AT&T Slapped With Hefty $25 Million FCC Fine Stemming From Customer Data Theft
What value would you put on your personal information, such as your social security number? To me, that kind of information is invaluable, because in the wrong hands, your life can be made a living hell. But according to FCC, that information is worth about $90, based on the fact that it's just fined AT&T $25 million for the leak of personal data for 280,000 customers.
According to the report, the FCC mentions that "at least" the final four digits of the SSN were part of this leak, which does suggest that in some cases, the entire thing was let loose - and that's believable, because there's no reason to believe that complete SSNs were not stored in the database.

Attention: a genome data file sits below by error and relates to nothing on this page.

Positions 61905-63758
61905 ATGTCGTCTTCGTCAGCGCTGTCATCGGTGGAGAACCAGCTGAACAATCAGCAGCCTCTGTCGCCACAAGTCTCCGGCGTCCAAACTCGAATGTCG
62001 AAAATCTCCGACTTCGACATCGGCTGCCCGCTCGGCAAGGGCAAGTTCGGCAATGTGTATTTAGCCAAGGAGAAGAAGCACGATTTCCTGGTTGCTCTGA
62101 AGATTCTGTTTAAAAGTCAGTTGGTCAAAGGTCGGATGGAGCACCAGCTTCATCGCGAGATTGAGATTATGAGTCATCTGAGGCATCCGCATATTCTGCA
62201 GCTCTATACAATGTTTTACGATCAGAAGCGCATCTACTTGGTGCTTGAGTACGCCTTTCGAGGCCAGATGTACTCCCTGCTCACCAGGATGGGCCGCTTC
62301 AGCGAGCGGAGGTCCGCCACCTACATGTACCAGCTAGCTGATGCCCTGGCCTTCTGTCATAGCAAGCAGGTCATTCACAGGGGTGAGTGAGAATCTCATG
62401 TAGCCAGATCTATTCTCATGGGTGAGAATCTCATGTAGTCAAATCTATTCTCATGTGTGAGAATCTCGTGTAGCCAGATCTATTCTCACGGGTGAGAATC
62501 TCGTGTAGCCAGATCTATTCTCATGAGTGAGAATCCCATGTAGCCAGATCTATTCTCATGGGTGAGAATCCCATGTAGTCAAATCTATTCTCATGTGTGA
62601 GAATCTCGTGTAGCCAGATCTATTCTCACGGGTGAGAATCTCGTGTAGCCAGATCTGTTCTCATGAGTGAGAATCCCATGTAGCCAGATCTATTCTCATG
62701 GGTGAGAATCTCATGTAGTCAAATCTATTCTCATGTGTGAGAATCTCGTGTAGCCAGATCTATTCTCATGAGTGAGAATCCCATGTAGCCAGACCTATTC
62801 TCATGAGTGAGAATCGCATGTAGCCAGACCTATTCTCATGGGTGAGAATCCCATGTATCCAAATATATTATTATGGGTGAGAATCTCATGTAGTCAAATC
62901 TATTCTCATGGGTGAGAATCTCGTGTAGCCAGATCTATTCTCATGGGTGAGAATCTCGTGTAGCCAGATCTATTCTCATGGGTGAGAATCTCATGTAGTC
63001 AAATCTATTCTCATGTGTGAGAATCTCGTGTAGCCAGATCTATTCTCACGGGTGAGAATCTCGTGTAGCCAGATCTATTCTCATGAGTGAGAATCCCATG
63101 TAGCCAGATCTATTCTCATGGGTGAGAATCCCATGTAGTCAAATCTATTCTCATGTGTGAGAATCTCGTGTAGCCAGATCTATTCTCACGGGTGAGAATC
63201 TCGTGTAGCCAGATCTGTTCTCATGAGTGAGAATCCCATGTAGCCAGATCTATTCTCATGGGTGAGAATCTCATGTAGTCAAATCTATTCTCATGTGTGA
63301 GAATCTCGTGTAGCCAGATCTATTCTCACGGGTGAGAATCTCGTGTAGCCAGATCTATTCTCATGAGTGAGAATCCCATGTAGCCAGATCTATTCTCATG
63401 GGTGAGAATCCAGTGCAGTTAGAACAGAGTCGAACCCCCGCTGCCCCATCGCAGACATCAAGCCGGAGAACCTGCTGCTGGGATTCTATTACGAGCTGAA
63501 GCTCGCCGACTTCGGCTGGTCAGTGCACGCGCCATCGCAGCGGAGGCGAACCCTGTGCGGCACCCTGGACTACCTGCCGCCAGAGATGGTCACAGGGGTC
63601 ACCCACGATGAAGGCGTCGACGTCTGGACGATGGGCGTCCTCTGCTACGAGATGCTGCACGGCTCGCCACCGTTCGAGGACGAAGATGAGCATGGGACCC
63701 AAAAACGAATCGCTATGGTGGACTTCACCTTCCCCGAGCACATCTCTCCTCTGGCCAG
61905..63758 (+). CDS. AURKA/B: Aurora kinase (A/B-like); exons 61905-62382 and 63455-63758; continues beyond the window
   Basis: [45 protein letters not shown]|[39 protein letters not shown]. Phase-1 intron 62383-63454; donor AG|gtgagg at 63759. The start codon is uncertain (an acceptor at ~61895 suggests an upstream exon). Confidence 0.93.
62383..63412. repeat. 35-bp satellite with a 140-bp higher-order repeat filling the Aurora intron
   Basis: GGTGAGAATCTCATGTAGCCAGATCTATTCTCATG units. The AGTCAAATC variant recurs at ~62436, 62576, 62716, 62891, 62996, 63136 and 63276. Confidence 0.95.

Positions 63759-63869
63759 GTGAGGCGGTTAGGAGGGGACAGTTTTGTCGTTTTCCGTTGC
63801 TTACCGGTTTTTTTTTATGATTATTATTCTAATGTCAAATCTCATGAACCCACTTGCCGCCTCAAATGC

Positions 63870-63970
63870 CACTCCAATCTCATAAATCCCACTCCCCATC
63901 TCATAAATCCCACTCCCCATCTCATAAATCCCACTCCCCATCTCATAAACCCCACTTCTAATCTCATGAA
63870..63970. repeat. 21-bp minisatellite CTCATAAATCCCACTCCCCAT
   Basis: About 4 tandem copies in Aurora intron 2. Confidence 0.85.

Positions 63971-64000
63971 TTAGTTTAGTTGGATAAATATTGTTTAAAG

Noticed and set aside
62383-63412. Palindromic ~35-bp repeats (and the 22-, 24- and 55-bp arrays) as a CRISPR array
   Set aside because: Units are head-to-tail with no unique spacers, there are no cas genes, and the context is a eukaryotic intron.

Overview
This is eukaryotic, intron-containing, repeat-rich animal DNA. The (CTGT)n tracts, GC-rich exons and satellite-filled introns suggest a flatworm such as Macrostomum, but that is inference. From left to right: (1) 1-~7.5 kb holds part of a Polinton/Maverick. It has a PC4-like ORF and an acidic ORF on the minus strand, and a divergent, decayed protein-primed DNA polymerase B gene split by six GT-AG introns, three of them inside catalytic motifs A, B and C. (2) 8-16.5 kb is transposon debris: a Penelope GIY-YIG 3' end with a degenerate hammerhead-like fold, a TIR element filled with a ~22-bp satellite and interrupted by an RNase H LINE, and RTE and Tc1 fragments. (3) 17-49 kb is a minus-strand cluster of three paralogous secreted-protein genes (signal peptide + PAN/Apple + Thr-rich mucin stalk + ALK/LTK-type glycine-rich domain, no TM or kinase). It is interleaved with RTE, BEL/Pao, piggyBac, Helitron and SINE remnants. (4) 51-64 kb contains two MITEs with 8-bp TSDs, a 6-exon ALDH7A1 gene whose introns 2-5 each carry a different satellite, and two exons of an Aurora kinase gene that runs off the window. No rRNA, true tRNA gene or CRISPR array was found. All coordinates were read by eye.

Flickr: Mike Mozart
This leak played out during parts of late 2013 and 2014, and involved muliple AT&T call centers in foreign countries that passed along all of the customer information to groups believed to be trafficking stolen or secondary-market phones. With the information in hand, these phones would be unlocked using the stolen information.
This $25 million fine is the largest one for privacy violations ever issued by the FCC, but with SSNs involved, I can't help but feel like the fine is still too low. I'm of the belief that SSNs should never be supplied to any company other than governmental or financial. It feels to me like it's time for the FCC to outright bar companies from asking for this information unless absolutely necessary, because the more leaks like this happen, the worse the effects are going to be.